Here’s an abridged version of Chris Bateman’s new book Imaginary Games. It examines what is a game is and what art is and if games are art.
Here’s an interesting article about whether or not you should legally own the items you get in games. For years and years people have been selling in-game items and characters for real money (usually though these kinds of transactions are against the terms of service of the game). But, people still do it, so the question is if they should be legally protected when these kinds of transactions go sour.
Here’s a nifty new website I just found. It’s an interactive timeline of game development competitions so you can plan accordingly if you want to participate in any.
Or at least in a part of this interview, Richard Garriott comments that consoles are on their last legs. He thinks that there might be one more generation of consoles. They’re just too expensive, he thinks the future of gaming is on portable with devices with a free-to-play model.
I’m a bit skeptical on his belief that consoles are too expensive. Perhaps what should be looked into more closely is the design of the consoles themselves. For instance, Nintendo has made money for every Wii they sold (it took Sony four years before they started making money). Obviously building the most advanced and powerful machine is not the correct design, monetarily.
The bathroom is a bizarre place to being a game! I just hope it doesn’t lead to people making huge messes because they’re trying to concentrate on the game screen.
Here’s an article about Damion Schubert’s talk on the casual and hardcore models of games. He wants to end the need for “double coding”, which is where you essentially design a game for two different audiences at the same time. Similar to how many cartoons will contain jokes hidden in them that kids’ parents will get so they won’t be totally bored out of the their skulls.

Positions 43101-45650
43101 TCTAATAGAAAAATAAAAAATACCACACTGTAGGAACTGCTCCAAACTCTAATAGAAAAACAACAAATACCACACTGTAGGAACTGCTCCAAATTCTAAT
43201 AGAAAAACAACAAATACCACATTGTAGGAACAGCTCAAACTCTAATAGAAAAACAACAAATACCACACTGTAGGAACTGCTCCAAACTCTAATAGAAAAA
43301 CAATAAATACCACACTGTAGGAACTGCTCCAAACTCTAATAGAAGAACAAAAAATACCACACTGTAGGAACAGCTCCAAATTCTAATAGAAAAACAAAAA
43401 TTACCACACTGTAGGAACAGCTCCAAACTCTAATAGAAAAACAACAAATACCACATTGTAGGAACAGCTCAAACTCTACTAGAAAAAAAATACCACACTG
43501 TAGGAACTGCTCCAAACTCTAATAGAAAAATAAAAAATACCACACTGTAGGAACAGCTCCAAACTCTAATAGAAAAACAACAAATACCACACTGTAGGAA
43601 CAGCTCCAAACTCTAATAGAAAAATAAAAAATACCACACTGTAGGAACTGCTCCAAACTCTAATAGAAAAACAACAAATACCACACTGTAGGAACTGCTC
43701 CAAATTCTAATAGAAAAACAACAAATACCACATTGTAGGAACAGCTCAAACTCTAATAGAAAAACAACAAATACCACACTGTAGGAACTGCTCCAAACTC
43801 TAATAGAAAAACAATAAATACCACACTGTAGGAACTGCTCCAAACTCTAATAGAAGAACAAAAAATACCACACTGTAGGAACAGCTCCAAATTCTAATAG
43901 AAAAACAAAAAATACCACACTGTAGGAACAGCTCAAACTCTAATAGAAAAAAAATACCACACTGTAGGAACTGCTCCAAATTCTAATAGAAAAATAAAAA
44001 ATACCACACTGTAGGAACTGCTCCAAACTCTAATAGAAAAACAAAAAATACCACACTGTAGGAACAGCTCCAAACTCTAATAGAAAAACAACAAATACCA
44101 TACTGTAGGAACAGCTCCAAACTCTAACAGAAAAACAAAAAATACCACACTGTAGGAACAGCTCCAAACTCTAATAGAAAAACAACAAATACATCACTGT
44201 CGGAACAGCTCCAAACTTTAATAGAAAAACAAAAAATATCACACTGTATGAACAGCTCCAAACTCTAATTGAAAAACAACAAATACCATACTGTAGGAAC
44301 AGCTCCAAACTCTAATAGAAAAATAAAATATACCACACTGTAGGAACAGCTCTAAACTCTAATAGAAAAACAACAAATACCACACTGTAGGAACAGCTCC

Not surprisingly, Schubert’s general solution is to hold the player’s hand, walking them from the casual stage to the hardcore stage. Schubert recognizes that this will be a turn off to the hardcore gamers but doesn’t have a solution for it yet.
It seems like Schubert just wants to design a hardcore game and hopefully trap a few “casual gamers” into playing it because he’s going to lose a majority of the “hardcore gamers” due to the extensive tutorials.
There’s a new article up on Gamasutra about designing Free to Play games. It’s the first in a series. The Free to Play genre doesn’t really get talked about very much, even though it has been around for at least the past ten years and many companies are making tons of profit by essentially just releasing their games for free.
Anyway, I just think it’s a really interesting pricing/marketing aspect to game design.